• When the stock mixture boils, add the noodles, bok choy, chard, & mushrooms. Cover the pot and let simmer for 4-6 minutes or until the noodles are cooked and the veggies are tender to your liking. Serve into bowls and garnish with as much or as little chili sauce as you’d like.

Enjoy!

Recipe: Corn Cakes with Fresh Corn & Green Onions

Browsing through some recent issues of Cooking Light for the pretty pictures recipe inspiration, I came across these “Silver Dollar Corn Cakes.” As I do love my pancakes, I was intrigued by this more savory variant. Turns out that we had bought corn and green onions in our last shopping and so had almost all the ingredients on hand.

IMG_5803

The corn cakes turned out really well, acting not as a side but as the main event for our dinner, complementing chard and green beans. F thought they were great — even with ketchup! I could also imagine them being good with a dollop or two of sour cream. These are basically cornbread in pancake form, so they’d be great alongside any meaty main. We actually enjoyed the leftovers with fried eggs for Saturday brunch. I made most of my corn cakes bigger than silver dollar-sized, in part because that shortened the cooking time, but the little ones are so cute that I might do them all small next time.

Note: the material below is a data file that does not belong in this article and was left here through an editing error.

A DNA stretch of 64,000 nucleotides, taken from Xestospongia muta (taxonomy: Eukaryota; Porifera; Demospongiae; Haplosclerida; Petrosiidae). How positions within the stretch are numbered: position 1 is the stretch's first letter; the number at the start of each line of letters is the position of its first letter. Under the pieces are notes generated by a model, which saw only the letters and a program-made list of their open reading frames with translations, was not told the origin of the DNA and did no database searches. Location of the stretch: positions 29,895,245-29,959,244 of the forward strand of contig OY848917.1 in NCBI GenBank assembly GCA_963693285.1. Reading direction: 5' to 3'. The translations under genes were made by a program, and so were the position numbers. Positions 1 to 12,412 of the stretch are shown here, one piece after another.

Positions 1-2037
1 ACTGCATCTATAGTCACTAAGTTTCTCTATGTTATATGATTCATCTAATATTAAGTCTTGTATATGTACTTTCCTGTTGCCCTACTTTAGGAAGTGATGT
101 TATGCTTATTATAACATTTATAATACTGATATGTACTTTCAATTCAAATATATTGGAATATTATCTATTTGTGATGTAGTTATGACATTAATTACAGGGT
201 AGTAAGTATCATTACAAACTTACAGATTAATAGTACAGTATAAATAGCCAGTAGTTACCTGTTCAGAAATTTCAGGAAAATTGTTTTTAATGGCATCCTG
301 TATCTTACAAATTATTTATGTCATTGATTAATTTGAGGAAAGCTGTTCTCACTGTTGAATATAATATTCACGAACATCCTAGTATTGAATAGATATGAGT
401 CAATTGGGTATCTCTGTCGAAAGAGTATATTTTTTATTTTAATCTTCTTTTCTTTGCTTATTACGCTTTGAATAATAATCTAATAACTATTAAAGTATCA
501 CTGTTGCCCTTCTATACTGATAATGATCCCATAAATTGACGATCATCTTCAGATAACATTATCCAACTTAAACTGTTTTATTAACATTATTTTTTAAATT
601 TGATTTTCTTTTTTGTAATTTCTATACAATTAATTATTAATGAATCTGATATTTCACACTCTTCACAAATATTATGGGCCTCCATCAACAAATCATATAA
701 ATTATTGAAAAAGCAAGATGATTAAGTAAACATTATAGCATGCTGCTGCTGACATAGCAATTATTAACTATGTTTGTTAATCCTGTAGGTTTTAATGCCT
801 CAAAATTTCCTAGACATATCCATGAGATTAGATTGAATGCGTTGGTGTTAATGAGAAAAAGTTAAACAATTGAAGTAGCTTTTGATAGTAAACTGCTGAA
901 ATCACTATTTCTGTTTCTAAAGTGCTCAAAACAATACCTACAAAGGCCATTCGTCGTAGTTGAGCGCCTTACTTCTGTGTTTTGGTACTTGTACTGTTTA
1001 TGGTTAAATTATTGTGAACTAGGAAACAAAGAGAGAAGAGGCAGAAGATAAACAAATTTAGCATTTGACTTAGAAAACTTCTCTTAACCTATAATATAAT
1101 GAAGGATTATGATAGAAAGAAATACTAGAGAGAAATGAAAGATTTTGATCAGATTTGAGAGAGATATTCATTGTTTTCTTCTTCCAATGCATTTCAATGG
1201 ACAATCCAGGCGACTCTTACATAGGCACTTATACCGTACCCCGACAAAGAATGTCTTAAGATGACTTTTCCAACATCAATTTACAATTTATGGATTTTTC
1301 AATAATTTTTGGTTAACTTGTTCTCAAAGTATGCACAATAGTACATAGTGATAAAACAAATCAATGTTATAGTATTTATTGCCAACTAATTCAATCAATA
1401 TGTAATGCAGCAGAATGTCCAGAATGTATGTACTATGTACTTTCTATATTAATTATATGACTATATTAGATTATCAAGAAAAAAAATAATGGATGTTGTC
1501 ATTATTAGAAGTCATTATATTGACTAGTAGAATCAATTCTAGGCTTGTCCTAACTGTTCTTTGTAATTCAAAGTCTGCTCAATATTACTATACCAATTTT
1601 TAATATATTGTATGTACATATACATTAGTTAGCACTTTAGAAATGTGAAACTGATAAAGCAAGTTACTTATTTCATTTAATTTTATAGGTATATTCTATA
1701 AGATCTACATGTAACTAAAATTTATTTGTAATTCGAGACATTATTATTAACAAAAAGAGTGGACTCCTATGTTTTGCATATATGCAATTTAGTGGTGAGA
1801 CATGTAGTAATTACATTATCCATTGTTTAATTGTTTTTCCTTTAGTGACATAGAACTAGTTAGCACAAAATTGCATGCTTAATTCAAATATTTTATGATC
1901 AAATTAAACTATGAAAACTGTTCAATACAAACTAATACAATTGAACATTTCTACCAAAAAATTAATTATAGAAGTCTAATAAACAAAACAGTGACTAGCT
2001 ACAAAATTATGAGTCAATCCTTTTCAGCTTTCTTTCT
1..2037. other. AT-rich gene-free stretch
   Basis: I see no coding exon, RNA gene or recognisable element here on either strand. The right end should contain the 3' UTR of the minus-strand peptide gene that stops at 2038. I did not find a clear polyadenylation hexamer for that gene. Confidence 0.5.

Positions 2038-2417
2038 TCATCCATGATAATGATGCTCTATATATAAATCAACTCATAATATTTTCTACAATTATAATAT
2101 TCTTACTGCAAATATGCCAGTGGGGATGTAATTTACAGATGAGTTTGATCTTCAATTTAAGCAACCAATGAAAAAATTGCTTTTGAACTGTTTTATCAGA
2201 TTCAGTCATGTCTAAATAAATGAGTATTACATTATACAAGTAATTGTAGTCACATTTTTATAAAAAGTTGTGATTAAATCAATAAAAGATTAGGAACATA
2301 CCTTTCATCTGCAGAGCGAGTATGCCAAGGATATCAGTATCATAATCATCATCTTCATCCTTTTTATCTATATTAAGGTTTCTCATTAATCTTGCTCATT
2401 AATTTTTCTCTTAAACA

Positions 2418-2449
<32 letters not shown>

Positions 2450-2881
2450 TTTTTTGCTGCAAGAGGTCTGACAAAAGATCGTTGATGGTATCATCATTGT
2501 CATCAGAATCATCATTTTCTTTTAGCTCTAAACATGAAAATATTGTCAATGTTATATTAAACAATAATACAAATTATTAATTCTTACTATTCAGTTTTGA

Corn Cakes with Fresh Corn & Green Onions (adapted from Cooking Light Aug 2014; serves 3-5)

Ingredients

  • 1 cup cornmeal
  • 1/2 cup plain flour
  • 1 tsp sugar
  • 1 tsp baking powder
  • 1/2 tsp salt
  • 1 – 1.25 cups buttermilk
  • 2 eggs
  • 3 cups fresh corn kernels (from 3 cobs)
  • 4 green onions, minced

Procedure

  • In a medium bowl, whisk together the cornmeal, flour, sugar, baking powder, and salt.
  • In a separate bowl, whisk together the buttermilk and eggs.
  • Stir the dry mixture into the wet mixture, then stir in the corn kernels and green onions.